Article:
Having an array of digital platforms have massively influenced how, when, where and why we communicate with each other partaking in a huge impact on young adults as they endeavour to circumnavigate through the digital error in a healthy and safe way.
According to statistics from Jumia, Kenya currently has a population of 51.58 million, of this a total of 43.3 million have access to the internet despite Google identifying only 13 million as active internet users. The rapid growth has been facilitated by more affordable devices and declining mobile data plans.
Currently, smartphone use is ubiquitous with over 90 per cent of users. In this, social media dominates as the most accessed platform with WhatsApp having 74 per cent, Facebook 70 per cent and Twitter 50 per cent.
Despite the increased penetration and usage of technology parading a wide range of benefits, there is also an increase in the question of the safety of individuals when it comes to online harassment. According to statistics from the mcfeeintel security and the cyber-bullying research centre, it shows that over 87 per cent of today’s youths have witnessed cyberbullying and nearly 69 per cent have experienced it, 41 per cent of that being girls while 28 per cent being boys.
Conferring to the Association of media women in Kenya and Article 19 of Eastern Africa, it reveals that common online harassments happen to most women in the course of their work. These acts cut across cyberstalking, sexual harassment, surveillance and unauthorized use and manipulation of personal information, including images and videos.
With the rising numbers of harassment, every age group has become vulnerable to cyberbullying including politicians and journalists also escalating to media houses and entities as a way of airing disagreements where bullies take advantage of the anonymity of the internet. On Twitter daily, there is a 90 per cent possibility of someone being ‘roasted’ or accused of behaviour that might be untrue or lacks weight. This results in depression, suicide or deactivation of the platforms.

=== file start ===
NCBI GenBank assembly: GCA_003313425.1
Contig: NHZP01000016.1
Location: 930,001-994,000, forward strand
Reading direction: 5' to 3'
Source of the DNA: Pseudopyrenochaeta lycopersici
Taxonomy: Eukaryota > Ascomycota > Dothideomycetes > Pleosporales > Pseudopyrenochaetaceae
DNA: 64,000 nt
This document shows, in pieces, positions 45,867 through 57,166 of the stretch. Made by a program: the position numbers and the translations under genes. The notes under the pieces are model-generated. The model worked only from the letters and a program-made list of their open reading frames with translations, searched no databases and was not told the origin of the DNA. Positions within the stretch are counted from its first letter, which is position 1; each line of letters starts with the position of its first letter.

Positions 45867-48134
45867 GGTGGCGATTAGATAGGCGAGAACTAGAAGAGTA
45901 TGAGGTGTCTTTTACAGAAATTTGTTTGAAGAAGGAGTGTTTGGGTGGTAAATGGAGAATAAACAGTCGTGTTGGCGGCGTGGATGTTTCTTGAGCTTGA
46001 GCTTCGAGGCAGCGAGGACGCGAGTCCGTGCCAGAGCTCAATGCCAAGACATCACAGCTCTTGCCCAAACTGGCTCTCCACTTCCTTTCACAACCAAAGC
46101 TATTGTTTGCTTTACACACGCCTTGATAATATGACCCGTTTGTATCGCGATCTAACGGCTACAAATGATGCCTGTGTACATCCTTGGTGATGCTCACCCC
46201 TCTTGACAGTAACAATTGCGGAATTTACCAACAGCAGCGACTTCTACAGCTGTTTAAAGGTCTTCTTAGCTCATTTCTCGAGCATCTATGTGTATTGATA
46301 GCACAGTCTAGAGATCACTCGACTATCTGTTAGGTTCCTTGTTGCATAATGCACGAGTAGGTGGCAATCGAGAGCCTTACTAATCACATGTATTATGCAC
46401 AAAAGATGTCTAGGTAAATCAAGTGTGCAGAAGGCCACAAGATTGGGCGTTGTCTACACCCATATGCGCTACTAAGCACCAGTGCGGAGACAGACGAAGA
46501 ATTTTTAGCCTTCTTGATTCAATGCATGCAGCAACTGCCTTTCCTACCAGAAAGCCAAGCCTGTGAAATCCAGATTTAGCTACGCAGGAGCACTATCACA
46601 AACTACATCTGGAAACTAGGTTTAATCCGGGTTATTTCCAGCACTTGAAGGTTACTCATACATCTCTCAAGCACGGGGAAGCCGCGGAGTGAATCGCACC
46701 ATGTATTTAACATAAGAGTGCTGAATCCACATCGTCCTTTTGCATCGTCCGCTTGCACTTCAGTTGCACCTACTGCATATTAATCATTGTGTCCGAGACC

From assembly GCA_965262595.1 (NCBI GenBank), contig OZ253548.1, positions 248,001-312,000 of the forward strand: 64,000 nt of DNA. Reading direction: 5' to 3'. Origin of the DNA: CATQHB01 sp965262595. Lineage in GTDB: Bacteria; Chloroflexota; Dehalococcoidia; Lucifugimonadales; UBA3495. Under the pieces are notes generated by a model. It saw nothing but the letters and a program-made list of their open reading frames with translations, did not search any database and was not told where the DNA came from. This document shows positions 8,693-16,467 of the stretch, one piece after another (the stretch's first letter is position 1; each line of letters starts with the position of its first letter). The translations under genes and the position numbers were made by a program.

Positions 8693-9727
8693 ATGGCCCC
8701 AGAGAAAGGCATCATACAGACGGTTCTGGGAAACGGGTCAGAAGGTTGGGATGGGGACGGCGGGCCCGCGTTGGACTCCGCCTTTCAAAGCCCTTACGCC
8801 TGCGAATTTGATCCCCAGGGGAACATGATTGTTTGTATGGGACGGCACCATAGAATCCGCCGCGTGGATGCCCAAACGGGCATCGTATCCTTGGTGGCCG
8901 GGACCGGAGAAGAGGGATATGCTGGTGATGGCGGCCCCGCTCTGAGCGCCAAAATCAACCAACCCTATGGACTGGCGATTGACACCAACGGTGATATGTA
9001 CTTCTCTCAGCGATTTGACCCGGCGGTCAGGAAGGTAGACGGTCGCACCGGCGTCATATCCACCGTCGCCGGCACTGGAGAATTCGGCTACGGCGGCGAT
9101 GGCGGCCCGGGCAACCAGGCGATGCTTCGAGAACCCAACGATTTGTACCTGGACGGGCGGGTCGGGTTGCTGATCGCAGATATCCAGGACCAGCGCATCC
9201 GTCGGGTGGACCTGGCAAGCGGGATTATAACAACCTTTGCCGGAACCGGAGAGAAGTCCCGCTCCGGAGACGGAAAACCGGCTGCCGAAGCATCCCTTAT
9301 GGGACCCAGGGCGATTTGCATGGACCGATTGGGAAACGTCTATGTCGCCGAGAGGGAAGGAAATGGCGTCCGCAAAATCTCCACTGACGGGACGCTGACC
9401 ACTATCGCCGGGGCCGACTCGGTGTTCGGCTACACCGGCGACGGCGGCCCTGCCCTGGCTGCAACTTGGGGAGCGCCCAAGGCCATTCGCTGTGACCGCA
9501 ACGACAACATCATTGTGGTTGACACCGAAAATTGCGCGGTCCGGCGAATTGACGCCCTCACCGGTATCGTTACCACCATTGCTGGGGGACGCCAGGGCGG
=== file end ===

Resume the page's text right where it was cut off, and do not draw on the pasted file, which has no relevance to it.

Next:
As a recommendation from public figures, ignorance or confiscating technology is one of the solutions which have acted as unfeasible and outdated thinking, since technology plays an integral part of life today, productive keys need to be put in place to address and come up with solutions rather than ignore the realities of the digital phase.
Other solutions have been posed to address this issue that if not well curbed will be a calamity with the growth of technology every day. Recently, Adobe developed a tool to identify photoshopped images after recognising the ethical implications of technology. This will be useful in identifying manipulated pictures aimed to jeopardise a person’s image. When this action happens, it is wise to talk to well-informed individuals as a way of guidance, fighting back will cause more harm than good. It is wise to also avoid sharing information with individuals or pictures online that might be used against you. Despite personal surveillance involving the authority to take up action is also essential due to personal safety.
In spite of these manual and technological solutions, psychological preparation is essential to agree that we have a major problem in the development of technology and that online harassment can affect anyone having an impact on mental health to the extend of committing suicide. The prevention of cyberbullying is highly neglected in Kenya, the Kenya Information and Communications Act CAP 411A does not directly address cyber-bullying as an offence. It is high time we get to revise our statute books to legislate against online harassment so that we can encourage a conducive environment online.
When this section is amended, agencies such as the Communications Commission of Kenya (CCK) and the Kenya Police ought to then lead in generating awareness and enforcement. This may be a solution to eliminate this escalating problem.